I've always felt a bit ambivalent over what to tell people my role is, publish on the site, or print on my business cards as my title for my blog. Since it is essentially self-declared, I don't want to give myself too boasting of a title that may sound outlandish, or, on the other hand, something too modest. I've settled in at “editor”, but was curious to find out what my fellow bloggers have set as their titles and the reasoning behind them.
Nancy Houlmont, Beauty411
“To be honest, when I first started blogging, most of the beauty bloggers I knew titled themselves as “editor”, so I used that as a guide. I still use “editor” today, although the blogging world has evolved so much, that I'm not sure “editor” does our role justice. Now we're influencers, social media specialists, bloggers, writers and yes, editors.
If someone can come up with a title that encompasses all of that, I would be tempted to use it!”
Michelle Mismas, All Lacquered Up
“When I first started blogging seven years ago, we all called ourselves bloggers/founders, because that's what we were/are. Then it shifted. It's as if we became embarrassed by the title. We had to call ourselves something else, like editor-in-chief, to appear more legitimate next to the magazine people. Now, I feel like it's coming full circle as I'm proud to be a blogger. Us veterans are pioneers in this space and shouldn't be embarrassed by that.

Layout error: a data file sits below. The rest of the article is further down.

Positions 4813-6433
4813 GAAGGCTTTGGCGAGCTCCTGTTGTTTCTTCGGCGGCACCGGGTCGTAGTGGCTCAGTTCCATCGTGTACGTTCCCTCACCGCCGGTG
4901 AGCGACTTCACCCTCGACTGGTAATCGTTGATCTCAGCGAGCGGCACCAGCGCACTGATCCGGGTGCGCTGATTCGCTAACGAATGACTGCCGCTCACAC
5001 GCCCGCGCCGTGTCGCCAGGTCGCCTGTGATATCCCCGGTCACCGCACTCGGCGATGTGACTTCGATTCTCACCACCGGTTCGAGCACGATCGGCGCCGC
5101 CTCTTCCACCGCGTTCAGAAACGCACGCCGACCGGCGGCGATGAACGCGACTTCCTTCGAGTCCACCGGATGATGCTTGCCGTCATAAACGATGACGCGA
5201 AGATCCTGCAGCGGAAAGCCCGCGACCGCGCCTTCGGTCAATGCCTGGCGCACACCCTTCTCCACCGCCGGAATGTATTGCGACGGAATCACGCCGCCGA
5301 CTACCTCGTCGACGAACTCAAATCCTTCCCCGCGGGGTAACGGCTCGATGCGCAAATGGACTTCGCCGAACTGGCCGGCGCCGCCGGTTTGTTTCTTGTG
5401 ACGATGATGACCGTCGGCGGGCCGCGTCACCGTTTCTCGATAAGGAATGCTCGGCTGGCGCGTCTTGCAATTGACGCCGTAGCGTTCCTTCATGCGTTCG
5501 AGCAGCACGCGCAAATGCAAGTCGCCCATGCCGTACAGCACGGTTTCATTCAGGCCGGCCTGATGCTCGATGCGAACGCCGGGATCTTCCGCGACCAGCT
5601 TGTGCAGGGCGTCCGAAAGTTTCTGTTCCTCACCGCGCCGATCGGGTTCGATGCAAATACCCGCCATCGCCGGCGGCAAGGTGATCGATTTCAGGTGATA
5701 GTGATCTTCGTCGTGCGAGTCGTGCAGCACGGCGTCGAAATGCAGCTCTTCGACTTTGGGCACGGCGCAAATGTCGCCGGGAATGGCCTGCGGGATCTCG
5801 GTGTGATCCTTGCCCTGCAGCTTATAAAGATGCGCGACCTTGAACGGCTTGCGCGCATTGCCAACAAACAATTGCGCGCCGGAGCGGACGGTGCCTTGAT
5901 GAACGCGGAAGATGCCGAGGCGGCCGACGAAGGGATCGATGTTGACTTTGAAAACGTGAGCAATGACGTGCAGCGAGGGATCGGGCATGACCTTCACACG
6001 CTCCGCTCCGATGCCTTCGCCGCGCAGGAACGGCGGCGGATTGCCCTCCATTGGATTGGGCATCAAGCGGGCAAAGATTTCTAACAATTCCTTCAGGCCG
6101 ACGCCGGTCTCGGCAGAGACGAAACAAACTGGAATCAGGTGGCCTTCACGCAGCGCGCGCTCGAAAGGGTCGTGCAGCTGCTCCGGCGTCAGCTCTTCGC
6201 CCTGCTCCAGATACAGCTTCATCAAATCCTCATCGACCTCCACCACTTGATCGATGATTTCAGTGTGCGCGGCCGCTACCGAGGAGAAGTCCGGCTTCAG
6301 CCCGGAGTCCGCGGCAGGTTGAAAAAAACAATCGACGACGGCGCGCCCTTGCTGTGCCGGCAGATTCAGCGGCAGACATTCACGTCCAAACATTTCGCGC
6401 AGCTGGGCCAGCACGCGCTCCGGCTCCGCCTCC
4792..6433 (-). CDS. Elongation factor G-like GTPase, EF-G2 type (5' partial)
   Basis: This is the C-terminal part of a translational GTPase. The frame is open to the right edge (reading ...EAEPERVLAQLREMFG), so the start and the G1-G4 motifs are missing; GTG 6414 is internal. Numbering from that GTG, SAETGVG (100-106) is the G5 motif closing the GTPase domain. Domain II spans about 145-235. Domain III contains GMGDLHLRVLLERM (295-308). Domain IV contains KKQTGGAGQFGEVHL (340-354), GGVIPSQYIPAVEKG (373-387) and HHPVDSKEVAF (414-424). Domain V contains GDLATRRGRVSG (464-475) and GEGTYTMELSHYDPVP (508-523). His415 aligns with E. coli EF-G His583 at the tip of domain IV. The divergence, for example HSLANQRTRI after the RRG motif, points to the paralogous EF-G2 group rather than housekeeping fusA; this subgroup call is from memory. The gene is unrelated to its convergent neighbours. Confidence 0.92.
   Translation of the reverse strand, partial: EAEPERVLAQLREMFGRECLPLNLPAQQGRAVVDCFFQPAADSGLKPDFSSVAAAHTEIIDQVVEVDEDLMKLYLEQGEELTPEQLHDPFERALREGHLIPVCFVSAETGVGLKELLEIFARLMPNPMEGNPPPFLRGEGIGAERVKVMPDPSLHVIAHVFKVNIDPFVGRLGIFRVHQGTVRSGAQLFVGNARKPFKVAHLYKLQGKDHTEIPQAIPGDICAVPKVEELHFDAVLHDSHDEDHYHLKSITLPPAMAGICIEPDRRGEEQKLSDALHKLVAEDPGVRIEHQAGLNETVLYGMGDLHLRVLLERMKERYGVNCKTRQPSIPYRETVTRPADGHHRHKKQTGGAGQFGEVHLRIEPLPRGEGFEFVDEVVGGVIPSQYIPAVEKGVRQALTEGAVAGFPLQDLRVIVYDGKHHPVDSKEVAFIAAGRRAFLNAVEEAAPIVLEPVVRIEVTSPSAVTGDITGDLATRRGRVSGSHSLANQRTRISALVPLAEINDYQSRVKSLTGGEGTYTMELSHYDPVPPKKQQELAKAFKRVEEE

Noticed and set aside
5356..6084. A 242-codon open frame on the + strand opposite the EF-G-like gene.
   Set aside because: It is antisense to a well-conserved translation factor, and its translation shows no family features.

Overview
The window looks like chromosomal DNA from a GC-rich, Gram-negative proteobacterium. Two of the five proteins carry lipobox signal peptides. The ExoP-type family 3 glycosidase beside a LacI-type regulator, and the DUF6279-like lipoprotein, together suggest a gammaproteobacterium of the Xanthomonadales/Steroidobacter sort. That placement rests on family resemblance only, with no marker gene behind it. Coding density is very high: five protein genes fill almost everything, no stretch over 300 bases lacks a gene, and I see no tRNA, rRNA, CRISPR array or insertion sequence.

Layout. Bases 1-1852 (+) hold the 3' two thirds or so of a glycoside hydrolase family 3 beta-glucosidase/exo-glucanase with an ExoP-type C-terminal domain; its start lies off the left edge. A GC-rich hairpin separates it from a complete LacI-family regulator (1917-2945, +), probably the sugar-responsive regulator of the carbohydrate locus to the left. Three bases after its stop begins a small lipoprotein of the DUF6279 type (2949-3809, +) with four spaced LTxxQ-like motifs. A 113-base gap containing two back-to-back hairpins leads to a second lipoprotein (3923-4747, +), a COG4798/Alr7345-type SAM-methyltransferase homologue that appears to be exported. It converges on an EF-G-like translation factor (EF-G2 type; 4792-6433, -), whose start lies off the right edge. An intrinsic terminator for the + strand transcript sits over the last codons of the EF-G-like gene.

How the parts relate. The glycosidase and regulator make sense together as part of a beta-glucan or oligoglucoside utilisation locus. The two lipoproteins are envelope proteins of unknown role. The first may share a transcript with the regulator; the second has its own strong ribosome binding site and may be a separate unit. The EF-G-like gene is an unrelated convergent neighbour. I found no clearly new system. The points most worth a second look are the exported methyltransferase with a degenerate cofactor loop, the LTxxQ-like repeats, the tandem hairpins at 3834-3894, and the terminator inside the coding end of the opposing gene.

While the term “influencer” is a fair title and becoming more commonplace, at the end of the day, I write a blog, therefore I am a “blogger.”
Dianna Baros, The Budget Babe
“After all these years, when I'm asked to provide a bio or byline – heck, even when I'm trying to figure out what to put in my email signature –
I struggle to find one word that says it all.
I feel most comfortable saying I'm “the blogger behind TheBudgetBabe.com” or “the creator of TheBudgetBabe.com” because I'm not a conventional writer or editor, and I want my title to be an accurate description of what I do. But these days I'm going with editor-in-chief because I have some lovely & talented interns contributing to the blog, so my role has shifted somewhat. Maybe I should just invent a word…?”
Ashley Robison, Dramatis Personae
“I always call myself a writer, because that's always been my biggest focus & love. I'm a writer: I love the written word, and it's what motivates me to work beyond everything else. While I'm okay with using it, I don't prefer Blogger – it implies a lack of sense, professionalism, and commitment that I think most bloggers DO have.
I can't commit to titles like editor-in-chief because… it implies a “bigness” that I don't have!
It makes me feel I should be managing others, creating content and editorials based on a theme, a season, etc… creating with a sense of cohesion, like a magazine would have!”
Are you founder, writer, blogger, or editor-in-chief?
What title have you given yourself, and why?
I prefer expressive writer/blogger. I think ‘Editor’ or ‘Editor in chief’ is something that people should use if they are properly educated or experienced in the field of writing and editing. If I was a Journalist with education in Mass communication I would definitely write ‘Editor in chief’. Its like taking photographs with an iPhone and calling yourself a Professional photographer.